Archive for June, 2003

Party Time

Posted on June 23, 2003, under legacy.

Yesterday I bit the bullet and decided to try and learn how to use the Gimp. I’ve been using Photoshop for years to do the minimal non-creative touchups I’m barely capable of, and just got too lazy to learn a new interface. But, I can definitely recommend Grokking the Gimp, which within a few minutes got me up to speed, and I could finally do some basics like add a drop shadow! The GIMP’s drop shadow is also finer and nicer-looking, to me anyway, than Photoshops. The image at castlerea.stdlib.net was touched up with the Gimp.

For years I’ve been mulling with the idea of Joining a political party. I’ve been involved in politics for a long time, and I was an electoral agent at the last election, but time constraints mean I’d be better off joining a party.

The party that mosts aligns with my own politics is the Greens, but unfortunately I have the rather inconvienent conviction that nuclear power is actually the greenest, safest power source going and we should be there already. So they get tetchy every time I try
to convince them.

Finally got a working ACL compiler for NSD written today, next onwards to the module building!

MarkByte

Posted on June 21, 2003, under legacy.

Today was an intresting day, John (x@rb) mailed me about some DNS changes he needed doing, as he was moving the primary of the Cliste zones, turns out he’d found a very cool hosting company called Bytemark Hosting.

These people are unreal, they offer full Linux UML’s, running Debian, Gentoo or DeadRat for 15 Sterling per month. They come with 3GB of disk space, and a 7.5GB (yes that’s a big B) transfer rate, all uppable by paying a little more.

As if that wasnt enough, they also give you an ssh account on the machine hosting the UML, so you can reboot and restart your server on demand, connect to it’s serial consoles, tell how much bandwidth you’ve used .. and more. Oh, and you set up SMS notification and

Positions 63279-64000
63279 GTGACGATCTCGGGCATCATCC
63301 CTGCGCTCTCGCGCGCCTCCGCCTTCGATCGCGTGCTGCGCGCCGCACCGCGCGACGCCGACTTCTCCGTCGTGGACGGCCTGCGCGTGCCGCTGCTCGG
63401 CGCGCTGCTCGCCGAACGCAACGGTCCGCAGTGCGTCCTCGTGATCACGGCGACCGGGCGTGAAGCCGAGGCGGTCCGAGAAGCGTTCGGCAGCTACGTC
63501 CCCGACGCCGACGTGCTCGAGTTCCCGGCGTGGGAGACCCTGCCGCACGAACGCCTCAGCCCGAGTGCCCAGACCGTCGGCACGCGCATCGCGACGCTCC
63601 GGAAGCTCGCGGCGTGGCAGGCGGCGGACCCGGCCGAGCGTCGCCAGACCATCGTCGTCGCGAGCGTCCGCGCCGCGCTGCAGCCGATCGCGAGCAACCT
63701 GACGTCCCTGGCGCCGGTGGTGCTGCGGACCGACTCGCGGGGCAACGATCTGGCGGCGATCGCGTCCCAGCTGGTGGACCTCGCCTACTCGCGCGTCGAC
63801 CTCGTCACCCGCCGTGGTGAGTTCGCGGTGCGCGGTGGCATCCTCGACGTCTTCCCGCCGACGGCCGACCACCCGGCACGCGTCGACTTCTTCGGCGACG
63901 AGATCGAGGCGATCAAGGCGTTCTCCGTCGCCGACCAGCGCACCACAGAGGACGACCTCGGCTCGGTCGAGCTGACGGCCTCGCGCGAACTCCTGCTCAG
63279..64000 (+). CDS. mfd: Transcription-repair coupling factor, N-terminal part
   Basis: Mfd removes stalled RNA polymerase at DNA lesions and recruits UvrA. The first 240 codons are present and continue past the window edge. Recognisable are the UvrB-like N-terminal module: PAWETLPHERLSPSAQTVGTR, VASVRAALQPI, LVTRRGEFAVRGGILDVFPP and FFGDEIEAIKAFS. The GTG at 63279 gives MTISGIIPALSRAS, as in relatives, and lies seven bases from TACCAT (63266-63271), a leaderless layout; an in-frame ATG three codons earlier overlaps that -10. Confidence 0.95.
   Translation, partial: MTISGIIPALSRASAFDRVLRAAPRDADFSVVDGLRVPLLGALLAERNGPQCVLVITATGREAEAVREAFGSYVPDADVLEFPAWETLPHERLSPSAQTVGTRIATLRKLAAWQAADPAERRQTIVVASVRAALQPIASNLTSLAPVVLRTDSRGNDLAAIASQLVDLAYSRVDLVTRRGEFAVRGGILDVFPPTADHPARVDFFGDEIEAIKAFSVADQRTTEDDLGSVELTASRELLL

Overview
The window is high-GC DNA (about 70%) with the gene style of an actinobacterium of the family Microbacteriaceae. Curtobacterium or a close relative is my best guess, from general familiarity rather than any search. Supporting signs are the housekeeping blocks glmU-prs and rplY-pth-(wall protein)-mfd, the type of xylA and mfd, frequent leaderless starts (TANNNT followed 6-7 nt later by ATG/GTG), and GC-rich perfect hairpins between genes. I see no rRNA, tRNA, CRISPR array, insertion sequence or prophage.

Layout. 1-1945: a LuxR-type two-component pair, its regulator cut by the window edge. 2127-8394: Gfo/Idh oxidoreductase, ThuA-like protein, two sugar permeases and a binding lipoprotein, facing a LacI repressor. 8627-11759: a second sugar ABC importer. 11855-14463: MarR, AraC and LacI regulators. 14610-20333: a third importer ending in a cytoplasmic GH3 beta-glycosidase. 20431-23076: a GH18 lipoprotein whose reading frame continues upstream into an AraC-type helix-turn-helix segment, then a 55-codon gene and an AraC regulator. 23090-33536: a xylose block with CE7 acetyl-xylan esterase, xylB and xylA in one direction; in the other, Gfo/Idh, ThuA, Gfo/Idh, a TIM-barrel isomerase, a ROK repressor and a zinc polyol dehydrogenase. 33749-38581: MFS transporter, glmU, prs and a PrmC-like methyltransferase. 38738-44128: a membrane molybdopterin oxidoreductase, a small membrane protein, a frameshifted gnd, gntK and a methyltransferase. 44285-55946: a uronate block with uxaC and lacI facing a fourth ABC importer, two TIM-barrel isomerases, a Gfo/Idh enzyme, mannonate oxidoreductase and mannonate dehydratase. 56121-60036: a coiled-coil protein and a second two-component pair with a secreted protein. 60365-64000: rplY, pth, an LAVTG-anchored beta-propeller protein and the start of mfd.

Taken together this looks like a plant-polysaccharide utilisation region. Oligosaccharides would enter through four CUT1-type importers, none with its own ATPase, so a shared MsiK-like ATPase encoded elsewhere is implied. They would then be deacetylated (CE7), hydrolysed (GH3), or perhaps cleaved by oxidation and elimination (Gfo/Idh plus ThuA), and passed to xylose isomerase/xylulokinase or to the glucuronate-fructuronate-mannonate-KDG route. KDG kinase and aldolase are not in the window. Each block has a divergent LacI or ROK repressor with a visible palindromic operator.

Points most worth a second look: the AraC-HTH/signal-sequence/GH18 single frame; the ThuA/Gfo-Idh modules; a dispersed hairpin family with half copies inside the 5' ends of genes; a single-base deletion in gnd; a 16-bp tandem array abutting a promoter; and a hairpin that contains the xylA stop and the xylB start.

automatic actions such as reboots if services suddenly go down.

And if that wasnt enough, the UML kernel they use supports IPv6, and you can get up a 6to4 tunnel without any trouble!

So, needless to say, I ordered one, and set about migrating kilmainham.stdlib.net to the new server, called castlerea.stdlib.net. It took less than an hour, in fact if your reading this on www.stdlib.net, it’s coming from castlerea. Over IPv6 if you support it (shame on you
if you don’t!).

In other purchasing madness, I bought all 3 seasons of Family Guy on DVD from play.com yesterday, can’t wait for them to arrive :)

In nsd related news, looks like the NSD team may implement plugin support, which I’ll be using to implement ACL’s, it’s all working out very nicely indeed :)

As a result of my work on NSD, I now have some useful generic routines for turning strings such as

193.1.219.0/24
193.1.0.0/255.255.0.0
127.0.0.1/8
192.168/16
::1/64
::ffff:169.172.1.2

Into useful network-order binary representations. There are also some macros for doing efficient subnet checks, whether an address is within a subnet, whether a whole subnet lies within another and so on. It’s reasonly good, taking 6 seconds on my 2Ghz laptop to
check every possible IPv4 address against a subnet, it takes 22 to the corresponding ammount of v6 ones. The implementation is relatively foolproof, with all networks being stored in IPv6 format (V4′s get mapped), but there are efficient V4-only tests in
the header.

  • 1
    <a href="/~colmmacc/nsd/subnet.c">subnet.c</a>
  • 1
    <a href="/~colmmacc/nsd/subnet.h">subnet.h</a>